One’s expectations under assumptions cannot be counted on and can be very dangerous when those assumptions are grounded in feelings and hunches – equally unreliable affectations. That’s my attempt at sounding cheekily philosophical about something that happens on a daily basis. People make a few assumptions about me such as that I’m too nice, lack confidence, that I apologize too much or that I’m too innocent or sheltered. Granted, some of these are facts but people assume further things about me based on those facts. I try to not make too many assumptions about things or people but ultimately I fail in that. I make snap judgements on certain films because I assume them to be of a particular (usually, annoying) genre or if they have performances by certain actors. Then there are the times I am pleasantly surprised and proven wrong.
I had to watch Apocalypse Now (redux) a few years ago for a class and assumed/told myself that it was going to be the most boring screening in the world because I had disliked it when I first saw it in my grade 12 English class. When I randomly rented Pieces of April I had only done so because the blurb on the back made it sound interesting. I had no knowledge of Katie Holmes as an actress capable of going beyond Dawson’s Creek and was pulled into the film because of the cross-related relationships and their varying levels of intensity. More generally still, I assume all “chick flicks” are vapid, hyper-sensitized and lacking both a sense of relateable realism or fantasy that people (me, mainly, I guess) have no connection with.
My Big Fat Greek Wedding was on tv the other night, along with other offerings such as Jezebel, The Godfather, and a string of Charles Laughton movies. The assumption that I know some people would make of me would be that I would watch the Laughton movies, or The Godfather, or just anything else. Just because I’m in Film Studies I must be a film snob and only watch old movies, or classics, or whatever. But here’s the thing, as vacuous as Greek appears to be to some, it’s quite spot on with regards to some attitudes in non-Anglo cultures. My point being, obviously, that it’s unfair to make assumptions until you see or do something for yourself. Simple enough with simple examples. Yet, apparently not.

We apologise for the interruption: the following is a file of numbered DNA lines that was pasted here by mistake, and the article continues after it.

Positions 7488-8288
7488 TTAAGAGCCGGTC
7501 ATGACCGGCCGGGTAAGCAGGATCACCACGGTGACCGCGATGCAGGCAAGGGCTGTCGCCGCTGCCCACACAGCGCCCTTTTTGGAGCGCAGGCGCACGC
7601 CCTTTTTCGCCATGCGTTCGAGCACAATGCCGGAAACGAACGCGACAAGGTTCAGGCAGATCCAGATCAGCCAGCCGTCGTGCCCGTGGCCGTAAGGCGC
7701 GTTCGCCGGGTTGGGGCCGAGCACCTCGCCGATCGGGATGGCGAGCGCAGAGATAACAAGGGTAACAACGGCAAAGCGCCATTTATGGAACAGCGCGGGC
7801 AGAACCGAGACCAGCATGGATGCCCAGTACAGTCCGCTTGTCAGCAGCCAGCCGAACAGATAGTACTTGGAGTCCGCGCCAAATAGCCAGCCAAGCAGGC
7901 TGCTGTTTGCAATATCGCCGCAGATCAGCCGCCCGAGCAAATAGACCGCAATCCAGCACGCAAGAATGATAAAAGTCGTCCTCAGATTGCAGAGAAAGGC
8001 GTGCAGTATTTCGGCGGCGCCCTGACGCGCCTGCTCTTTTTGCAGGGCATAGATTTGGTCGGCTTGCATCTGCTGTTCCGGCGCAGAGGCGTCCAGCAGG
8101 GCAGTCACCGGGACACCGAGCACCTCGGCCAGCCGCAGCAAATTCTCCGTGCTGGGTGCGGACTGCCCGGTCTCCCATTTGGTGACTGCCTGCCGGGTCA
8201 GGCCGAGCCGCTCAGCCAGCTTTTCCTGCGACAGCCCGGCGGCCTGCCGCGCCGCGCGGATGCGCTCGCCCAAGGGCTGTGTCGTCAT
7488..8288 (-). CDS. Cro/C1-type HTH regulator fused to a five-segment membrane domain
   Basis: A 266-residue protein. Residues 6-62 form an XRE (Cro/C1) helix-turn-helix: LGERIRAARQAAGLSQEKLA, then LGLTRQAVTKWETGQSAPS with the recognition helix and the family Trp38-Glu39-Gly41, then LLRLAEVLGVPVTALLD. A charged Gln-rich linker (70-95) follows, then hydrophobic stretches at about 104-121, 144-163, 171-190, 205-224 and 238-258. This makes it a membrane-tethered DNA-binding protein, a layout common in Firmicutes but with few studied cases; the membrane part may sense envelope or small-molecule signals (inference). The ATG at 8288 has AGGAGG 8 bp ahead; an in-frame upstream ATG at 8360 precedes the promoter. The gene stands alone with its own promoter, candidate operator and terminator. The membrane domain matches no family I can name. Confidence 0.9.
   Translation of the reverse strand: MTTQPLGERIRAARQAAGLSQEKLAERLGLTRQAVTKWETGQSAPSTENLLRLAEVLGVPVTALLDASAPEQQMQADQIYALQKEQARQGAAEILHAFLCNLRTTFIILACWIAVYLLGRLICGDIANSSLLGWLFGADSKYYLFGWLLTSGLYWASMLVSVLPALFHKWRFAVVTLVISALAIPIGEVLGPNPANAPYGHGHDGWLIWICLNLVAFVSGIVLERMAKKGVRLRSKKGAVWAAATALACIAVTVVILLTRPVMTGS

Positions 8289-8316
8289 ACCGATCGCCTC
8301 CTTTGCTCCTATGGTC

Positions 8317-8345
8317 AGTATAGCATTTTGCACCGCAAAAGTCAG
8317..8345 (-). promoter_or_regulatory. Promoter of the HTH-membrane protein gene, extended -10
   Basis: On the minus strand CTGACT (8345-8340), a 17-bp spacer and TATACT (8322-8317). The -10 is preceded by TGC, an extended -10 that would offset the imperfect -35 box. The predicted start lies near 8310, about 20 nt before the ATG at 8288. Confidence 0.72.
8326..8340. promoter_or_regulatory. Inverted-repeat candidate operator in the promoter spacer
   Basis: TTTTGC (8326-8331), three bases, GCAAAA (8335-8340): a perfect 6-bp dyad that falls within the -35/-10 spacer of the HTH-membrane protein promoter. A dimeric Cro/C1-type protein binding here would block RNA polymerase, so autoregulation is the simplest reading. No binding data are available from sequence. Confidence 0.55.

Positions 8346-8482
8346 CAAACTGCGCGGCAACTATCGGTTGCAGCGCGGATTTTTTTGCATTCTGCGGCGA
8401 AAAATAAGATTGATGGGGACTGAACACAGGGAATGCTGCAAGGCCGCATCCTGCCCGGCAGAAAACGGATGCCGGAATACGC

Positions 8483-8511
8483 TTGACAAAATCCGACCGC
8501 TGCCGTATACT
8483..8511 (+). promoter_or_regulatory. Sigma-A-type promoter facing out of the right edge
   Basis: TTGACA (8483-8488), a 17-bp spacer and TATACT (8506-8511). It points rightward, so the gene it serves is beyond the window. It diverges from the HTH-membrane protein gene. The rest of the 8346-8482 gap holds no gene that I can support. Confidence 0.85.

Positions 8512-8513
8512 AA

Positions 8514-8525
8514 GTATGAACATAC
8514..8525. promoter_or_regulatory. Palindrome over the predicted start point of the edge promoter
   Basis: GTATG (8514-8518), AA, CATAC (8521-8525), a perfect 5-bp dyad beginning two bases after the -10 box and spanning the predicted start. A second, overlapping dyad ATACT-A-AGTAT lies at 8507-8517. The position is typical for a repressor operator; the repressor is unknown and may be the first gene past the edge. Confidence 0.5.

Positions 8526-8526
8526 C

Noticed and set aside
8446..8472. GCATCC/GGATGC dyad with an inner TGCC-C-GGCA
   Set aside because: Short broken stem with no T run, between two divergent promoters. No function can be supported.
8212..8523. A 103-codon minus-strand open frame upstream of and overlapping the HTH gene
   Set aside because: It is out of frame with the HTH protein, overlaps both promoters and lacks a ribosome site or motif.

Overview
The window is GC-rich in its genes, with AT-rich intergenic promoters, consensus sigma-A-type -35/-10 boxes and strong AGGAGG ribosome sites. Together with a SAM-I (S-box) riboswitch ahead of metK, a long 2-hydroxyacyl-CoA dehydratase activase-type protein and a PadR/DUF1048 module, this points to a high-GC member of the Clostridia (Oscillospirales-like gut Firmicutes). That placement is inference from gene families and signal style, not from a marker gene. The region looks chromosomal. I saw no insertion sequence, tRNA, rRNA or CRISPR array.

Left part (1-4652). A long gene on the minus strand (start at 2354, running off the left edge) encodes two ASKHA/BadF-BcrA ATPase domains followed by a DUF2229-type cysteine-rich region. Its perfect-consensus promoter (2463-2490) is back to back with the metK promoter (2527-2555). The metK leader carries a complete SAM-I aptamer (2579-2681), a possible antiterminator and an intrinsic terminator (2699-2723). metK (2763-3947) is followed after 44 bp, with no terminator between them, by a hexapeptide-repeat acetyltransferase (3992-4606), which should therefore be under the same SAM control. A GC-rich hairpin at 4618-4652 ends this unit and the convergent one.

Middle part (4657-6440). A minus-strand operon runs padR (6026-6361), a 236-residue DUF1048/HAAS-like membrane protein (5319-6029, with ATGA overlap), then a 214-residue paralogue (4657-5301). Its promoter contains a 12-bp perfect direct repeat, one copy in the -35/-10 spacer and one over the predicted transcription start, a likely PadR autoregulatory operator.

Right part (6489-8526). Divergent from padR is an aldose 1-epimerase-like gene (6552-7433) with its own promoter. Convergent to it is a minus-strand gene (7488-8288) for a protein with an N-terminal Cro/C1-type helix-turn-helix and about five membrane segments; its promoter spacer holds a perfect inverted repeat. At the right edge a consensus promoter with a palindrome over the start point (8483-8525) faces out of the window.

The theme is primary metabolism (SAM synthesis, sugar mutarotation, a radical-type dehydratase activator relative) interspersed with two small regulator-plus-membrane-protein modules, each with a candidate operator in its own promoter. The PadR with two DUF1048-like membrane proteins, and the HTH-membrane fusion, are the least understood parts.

I could list some of the things I’ve done, which may or may not be surprising – frankly that isn’t my aim. I’ve been bandying the world about but I think it’s difficult for people to feel open-minded enough to not make assumptions. Do, watch, try or even ask – just once, and then see what happens. If you don’t, you’ll never really know and where’s the fun in a sure thing? All the things I did or still do, the good/bad, legal/illegal, don’t actually matter because they’re not me. Don’t assume you know a thing until you learn how to learn about it.